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Best Scenic and Historical Mountains in the World

September 25th, 2012 · No Comments · International Destination Information

Mountain Lovers of the World, Unite!

Mount Kilimanjaro, Tanzania

Mount Kilimanjaro, Tanzania

Holy sweet sweetness, there is NOTHING quite as astonishing as a giant mountain somewhere along the horizon. If you’re lucky enough to live in a country with a postcard-perfect mountain, and amazing wonder of the natural world, looming up out of the distance every day of your life, be grateful.

Living here in Portland, Oregon, we have plenty, but few that are more beautiful than Mount Hood. Other countries and cities around the world have remarkable mountain landscapes, which we’ll take a look at picture-wise in this article. If you have pictures or stories of a beautiful mountain in your country, or if we missed a major mountain of the world, please write to us using the comment feature below.

Getting to Know the Major Mountains of the World

Mt. Hood, pictured below, is considered to be a stratovolcano that is part of the Cascade Volcanic Arc of northern Oregon. It measures, by varying accounts, approximately 11,240 feet in height.

Mount Hood and Lost Lake, Oregon

Mount Hood and Lost Lake, Oregon

Mt. St. Helens in Washington is also considered to be a stratovolcano, only this one is still active. It is located in Skamania County, and measures just over 8,300 feet high. The mountain has been the scene of some terrible chaos and natural disasters over the last several decades, beginning in May of 1980, during which time the “deadliest and most economically destructive volcanic event in the history of the United States” occurred. Later, a 5.1 earthquake triggered a massive avalanche, reducing the peak to a crater, and knocking more than 1,300 feet off the peak (see before and after pictures below).

Mt. St. Helens, Washington

Mount St. Helens, Washington

Mount St. Helens, Washington

Mount St. Helens, Washington, Post-1980

Mt. Fuji, located in Japan, is the highest mountain in the country, and is located on the Japanese island of Honshu. This is another active stratovolcano, much like Mt. St. Helens, above. Mt. Fuji has been measured at 12, 389 feet in height. Because of its grandeur, its perfectly symmetrical cone-shaped top, and its visual availability from many locations in the country, Mt. Fuji has become a national symbol of Japan.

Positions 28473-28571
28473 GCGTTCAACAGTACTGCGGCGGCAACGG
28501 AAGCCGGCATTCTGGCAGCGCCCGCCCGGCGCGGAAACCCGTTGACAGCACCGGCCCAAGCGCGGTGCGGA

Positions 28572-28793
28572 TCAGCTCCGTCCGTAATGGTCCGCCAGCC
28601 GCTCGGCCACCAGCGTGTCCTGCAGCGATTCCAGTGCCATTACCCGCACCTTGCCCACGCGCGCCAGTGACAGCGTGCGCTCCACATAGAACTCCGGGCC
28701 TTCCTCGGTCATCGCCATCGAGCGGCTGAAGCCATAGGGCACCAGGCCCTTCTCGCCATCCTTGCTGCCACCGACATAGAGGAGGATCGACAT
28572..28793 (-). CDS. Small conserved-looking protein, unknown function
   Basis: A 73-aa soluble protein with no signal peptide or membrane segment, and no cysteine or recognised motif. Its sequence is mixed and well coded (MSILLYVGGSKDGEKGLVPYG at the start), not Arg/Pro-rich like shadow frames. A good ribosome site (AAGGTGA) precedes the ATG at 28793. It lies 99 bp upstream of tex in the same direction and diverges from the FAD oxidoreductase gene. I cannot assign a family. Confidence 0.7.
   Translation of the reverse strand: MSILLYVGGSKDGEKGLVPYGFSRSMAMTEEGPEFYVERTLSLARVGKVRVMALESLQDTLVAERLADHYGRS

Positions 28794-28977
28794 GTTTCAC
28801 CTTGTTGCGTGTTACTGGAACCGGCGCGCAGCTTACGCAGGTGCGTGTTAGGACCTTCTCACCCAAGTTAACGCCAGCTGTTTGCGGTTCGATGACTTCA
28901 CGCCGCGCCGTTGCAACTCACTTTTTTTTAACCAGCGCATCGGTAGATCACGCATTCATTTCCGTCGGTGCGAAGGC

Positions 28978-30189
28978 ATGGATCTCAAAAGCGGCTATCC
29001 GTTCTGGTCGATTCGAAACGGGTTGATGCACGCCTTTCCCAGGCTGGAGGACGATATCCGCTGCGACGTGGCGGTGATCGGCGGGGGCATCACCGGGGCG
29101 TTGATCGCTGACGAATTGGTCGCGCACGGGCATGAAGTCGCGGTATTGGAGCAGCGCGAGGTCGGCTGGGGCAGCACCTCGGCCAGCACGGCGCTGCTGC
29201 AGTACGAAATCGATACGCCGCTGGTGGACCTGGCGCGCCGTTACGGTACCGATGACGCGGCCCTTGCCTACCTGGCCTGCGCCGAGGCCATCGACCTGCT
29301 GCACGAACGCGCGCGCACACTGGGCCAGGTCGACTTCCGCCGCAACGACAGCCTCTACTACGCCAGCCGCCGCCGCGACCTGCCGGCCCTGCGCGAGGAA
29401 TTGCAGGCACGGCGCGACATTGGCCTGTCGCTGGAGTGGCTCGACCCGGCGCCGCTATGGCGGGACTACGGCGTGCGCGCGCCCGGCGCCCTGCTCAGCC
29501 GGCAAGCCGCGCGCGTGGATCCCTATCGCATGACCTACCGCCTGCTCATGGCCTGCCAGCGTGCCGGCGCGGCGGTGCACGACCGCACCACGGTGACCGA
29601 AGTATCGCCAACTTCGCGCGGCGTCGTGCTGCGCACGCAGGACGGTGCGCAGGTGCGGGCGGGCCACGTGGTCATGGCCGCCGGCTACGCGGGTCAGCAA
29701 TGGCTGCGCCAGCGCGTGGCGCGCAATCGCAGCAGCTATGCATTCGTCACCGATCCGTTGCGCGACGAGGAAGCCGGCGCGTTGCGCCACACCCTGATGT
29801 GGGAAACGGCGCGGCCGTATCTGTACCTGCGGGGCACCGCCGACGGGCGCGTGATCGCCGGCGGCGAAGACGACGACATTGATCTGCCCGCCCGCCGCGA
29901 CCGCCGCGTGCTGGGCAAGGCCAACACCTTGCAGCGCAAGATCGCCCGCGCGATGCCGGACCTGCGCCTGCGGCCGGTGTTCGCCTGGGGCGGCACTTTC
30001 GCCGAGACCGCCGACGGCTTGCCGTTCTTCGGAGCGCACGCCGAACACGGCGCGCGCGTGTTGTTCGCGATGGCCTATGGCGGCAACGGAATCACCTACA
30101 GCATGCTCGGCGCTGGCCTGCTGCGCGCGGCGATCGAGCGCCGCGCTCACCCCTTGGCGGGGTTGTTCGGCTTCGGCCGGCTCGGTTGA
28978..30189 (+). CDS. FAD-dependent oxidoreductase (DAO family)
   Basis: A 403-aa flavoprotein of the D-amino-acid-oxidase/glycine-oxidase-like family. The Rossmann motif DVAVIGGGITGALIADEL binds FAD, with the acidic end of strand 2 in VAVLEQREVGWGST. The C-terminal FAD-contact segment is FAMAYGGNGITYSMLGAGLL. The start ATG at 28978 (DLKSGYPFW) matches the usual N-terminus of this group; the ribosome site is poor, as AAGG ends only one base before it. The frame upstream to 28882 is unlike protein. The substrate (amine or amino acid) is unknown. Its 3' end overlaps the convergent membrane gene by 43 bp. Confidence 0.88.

Mt. Fuji, Honshu, Japan

Mt. Fuji, Honshu, Japan

Mt. Rainier, also located in Washington (Seattle), and also considered to be an active stratovolcano, has been named the most dangerous volcanoes in the world, and tops out at over 14, 400 feet in height. Mt. Rainier is the highest mountain in the Cascade Mountain Range.

Mt. Rainier, Seattle, Washington

Mt. Rainier, Seattle, Washington

Mount Ararat, located in Turkey, is a currently dormant volcano with two enormous peaks. Greater Ararat (the highest in Turkey at 16,854 ft), and Lesser Ararat (elevation 12,782 ft).

Mt. Ararat, Turkey

Mt. Ararat, Turkey

Mount Etna, is another active stratovolcano, close to Messina on the eastern coast of Sicily. Considered to be the tallest active European volcano, Mt. Etna is currently 10,922 feet high, though the height varies given ongoing eruptions at the summit.

Mt. Etna, Sicily

Mt. Etna, Sicily

No list of amazing mountains on the planet would be complete without Mount Everest, considered to be the Earth’s highest mountain, with a summit measuring 29,029 feet above sea level. Located in the Mahalangur section of the Himalayas, the international border between the countries of Nepal and China actually runs right across the precise summit point of the mountain.

Mount Everest, Himalayas

Mount Everest, Himalayas

The Matterhorn is considered to be part of the Pennine Alps that border the countries of Switzerland and Italy. With a summit of 14,690 feet, The Matterhorn is one of the very highest peaks in the Alps mountain range. Its unusually steep four mountain faces actually mark the four compass points, and rise high above the surrounding glaciers below.

Matterhorn Mountain, the Alps

Matterhorn Mountain, the Alps

[Photos Via: Smart Diner; dencat; nationalgeographic; Wiki Commons; youleisuretime; students.washington; Wiki Commons; Wiki Commons; Wiki Commons; Wiki Commons]

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